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The post-Christmas period is traditionally the time of the Hastings Chess Congress, one of the longest established in the world. The first was held in 1895 when all the world’s top players took part. It was won by the rank outsider, Harry Pillsbury, barely known in his own country (the US) let alone the wider chess community. However, Hastings did not become an annual event until after WWI when it found its present niche in the chess calendar. All the world champions have played there, with the exceptions of Fischer and Kasparov.

It has to be said that the playing strength of the Hastings Premier has declined in recent decades due to the worldwide proliferation of other events with greater financial backing to attract the top players. Yet the glories of the past are recorded for all time, as with this game from the 1895 tournament that won the event’s Brilliancy Prize. Notes based on those by Tarrasch from the tournament book.

White: W. Steinitz. Black: Curt Von Bardeleben.

Italian Game [C54]

1.e4 e5 2.Nf3 Nc6 3.Bc4 Bc5 4.c3 Nf6 5.d4 exd4 6.cxd4 Bb4+ 7.Nc3 d5 8.exd5 Nxd5 9.0–0 Be6 If 9…Nxc3 10.bxc3 Bxc3 White gets a dangerous attack by 11.Bxf7+ Kxf7 12.Qb3+. 10.Bg5 Be7 11.Bxd5 Bxd5 12.Nxd5 Qxd5 13.Bxe7 Nxe7 14.Re1! The point of all the exchanges as White now obtains command of the board, prevents Black from castling and initiates a powerful attack on the king. 14…f6 This keeps out the knight for the time being but at the cost of weakening his pawns which proves costly later. Better was 14…Kf8. 15.Qe2 Qd7 16.Rac1 c6? It would have been preferable to play 16…Kf7 as White then has nothing better than  17.Qxe7+ Qxe7 18.Rxe7+ Kxe7 19.Rxc7+ Kd6 20.Rxb7 and Black has drawing prospects. 17.d5 A pawn sacrifice, breaking up Black’s position and making way for the knight to strengthen the attack. 17…cxd5 18.Nd4 Kf7 19.Ne6 Threatening both Rc7 and Qg4. Rhc8 20.Qg4 g6 21.Ng5+ Ke8 To protect his queen. This is the position that appears in numerous chess problem books challenging the reader to find the best move. 22.Rxe7+!! and this is the move that won Steinitz the Brilliancy Price. Note how every White piece is en pris and yet Steinitz pursues his prey without flinching. 22…Kf8 If 22…Kxe7 23.Re1+ Kd6 24.Qb4+ Kc7 25.Ne6+ Kb8 26.Qf4+ and wins. 23.Rf7+ Kg8 24.Rg7+ Kh8 25.Rxh7+ 1-0 At this point Bardelben didn’t resign but simply left the tournament hall and didn’t return. He had probably seen what was in store. 25…Kg8 26.Rg7+ Kh8 27.Qh4+ Kxg7 28.Qh7+ Kf8 29.Qh8+ Ke7 30.Qg7+ Ke8 31.Qg8+ Ke7 32.Qf7+ Kd8 33.Qf8+ Qe8 34.Nf7+ Kd7 35.Qd6#.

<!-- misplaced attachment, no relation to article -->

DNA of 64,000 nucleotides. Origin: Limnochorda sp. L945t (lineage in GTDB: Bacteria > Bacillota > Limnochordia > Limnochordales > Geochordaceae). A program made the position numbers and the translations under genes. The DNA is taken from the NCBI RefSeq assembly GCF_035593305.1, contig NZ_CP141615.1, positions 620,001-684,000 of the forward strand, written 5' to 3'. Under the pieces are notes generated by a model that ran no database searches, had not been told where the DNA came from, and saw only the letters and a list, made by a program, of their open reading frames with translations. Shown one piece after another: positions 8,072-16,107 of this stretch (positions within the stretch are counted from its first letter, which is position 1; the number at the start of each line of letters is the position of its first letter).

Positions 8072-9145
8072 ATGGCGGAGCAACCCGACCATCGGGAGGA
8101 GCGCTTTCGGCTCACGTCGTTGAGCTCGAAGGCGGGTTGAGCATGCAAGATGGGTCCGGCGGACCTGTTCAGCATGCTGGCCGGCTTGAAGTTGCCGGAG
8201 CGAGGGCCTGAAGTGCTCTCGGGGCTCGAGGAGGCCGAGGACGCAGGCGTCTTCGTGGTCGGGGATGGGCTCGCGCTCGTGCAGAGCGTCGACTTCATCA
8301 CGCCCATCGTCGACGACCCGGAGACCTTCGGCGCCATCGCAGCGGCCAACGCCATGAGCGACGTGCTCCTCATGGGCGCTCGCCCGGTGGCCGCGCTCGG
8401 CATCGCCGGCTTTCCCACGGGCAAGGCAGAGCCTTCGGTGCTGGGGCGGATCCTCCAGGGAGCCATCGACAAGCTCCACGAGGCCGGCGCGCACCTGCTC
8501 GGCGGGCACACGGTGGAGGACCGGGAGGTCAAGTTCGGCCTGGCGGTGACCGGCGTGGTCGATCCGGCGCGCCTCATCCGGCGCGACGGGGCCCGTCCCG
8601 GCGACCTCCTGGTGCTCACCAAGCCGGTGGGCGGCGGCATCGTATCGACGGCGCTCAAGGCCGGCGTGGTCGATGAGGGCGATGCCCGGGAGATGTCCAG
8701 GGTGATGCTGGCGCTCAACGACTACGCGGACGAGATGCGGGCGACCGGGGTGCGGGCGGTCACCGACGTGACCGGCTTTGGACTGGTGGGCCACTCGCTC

Steinitz eventually came 5th, receiving £40 for his month’s work and an extra £5 for this timeless creation.

Last week’s 3-mover was solved by

1.Ne5! If 1…Kc7 2.Qc6+ and the queen will mate on the 7th rank. If 1…Ke7 2.Qd7+ Kf6 3.Ng4 mate.

Here is a third original 3-mover by Dave Howard. White to play.

White to mate in 3